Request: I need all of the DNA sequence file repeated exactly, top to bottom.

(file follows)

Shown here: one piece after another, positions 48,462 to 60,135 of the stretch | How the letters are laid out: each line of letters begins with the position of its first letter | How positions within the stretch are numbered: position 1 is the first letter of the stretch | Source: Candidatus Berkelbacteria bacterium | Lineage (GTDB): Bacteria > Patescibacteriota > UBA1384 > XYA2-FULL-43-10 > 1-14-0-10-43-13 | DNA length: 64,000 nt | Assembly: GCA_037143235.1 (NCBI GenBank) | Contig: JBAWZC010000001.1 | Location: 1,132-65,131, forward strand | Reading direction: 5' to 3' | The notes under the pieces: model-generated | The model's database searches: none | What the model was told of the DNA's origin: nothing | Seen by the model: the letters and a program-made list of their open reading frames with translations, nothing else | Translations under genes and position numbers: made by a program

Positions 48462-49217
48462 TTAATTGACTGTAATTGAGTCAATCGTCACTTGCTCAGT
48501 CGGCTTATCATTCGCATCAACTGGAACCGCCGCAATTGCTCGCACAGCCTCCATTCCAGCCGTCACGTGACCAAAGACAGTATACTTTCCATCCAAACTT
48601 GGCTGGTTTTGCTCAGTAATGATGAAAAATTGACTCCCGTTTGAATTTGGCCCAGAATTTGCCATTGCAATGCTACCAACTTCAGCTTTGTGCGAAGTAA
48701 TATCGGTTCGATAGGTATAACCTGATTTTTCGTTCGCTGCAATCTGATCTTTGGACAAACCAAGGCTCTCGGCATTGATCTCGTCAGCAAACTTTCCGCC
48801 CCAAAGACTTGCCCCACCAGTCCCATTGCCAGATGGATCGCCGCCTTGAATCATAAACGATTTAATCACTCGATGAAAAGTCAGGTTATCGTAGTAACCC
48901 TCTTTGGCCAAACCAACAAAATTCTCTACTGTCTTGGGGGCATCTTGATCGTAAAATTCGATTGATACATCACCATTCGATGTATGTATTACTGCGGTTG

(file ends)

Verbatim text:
Shown here: one piece after another, positions 48,462 to 60,135 of the stretch | How the letters are laid out: each line of letters begins with the position of its first letter | How positions within the stretch are numbered: position 1 is the first letter of the stretch | Source: Candidatus Berkelbacteria bacterium | Lineage (GTDB): Bacteria > Patescibacteriota > UBA1384 > XYA2-FULL-43-10 > 1-14-0-10-43-13 | DNA length: 64,000 nt | Assembly: GCA_037143235.1 (NCBI GenBank) | Contig: JBAWZC010000001.1 | Location: 1,132-65,131, forward strand | Reading direction: 5' to 3' | The notes under the pieces: model-generated | The model's database searches: none | What the model was told of the DNA's origin: nothing | Seen by the model: the letters and a program-made list of their open reading frames with translations, nothing else | Translations under genes and position numbers: made by a program

Positions 48462-49217
48462 TTAATTGACTGTAATTGAGTCAATCGTCACTTGCTCAGT
48501 CGGCTTATCATTCGCATCAACTGGAACCGCCGCAATTGCTCGCACAGCCTCCATTCCAGCCGTCACGTGACCAAAGACAGTATACTTTCCATCCAAACTT
48601 GGCTGGTTTTGCTCAGTAATGATGAAAAATTGACTCCCGTTTGAATTTGGCCCAGAATTTGCCATTGCAATGCTACCAACTTCAGCTTTGTGCGAAGTAA
48701 TATCGGTTCGATAGGTATAACCTGATTTTTCGTTCGCTGCAATCTGATCTTTGGACAAACCAAGGCTCTCGGCATTGATCTCGTCAGCAAACTTTCCGCC
48801 CCAAAGACTTGCCCCACCAGTCCCATTGCCAGATGGATCGCCGCCTTGAATCATAAACGATTTAATCACTCGATGAAAAGTCAGGTTATCGTAGTAACCC
48901 TCTTTGGCCAAACCAACAAAATTCTCTACTGTCTTGGGGGCATCTTGATCGTAAAATTCGATTGATACATCACCATTCGATGTATGTATTACTGCGGTTG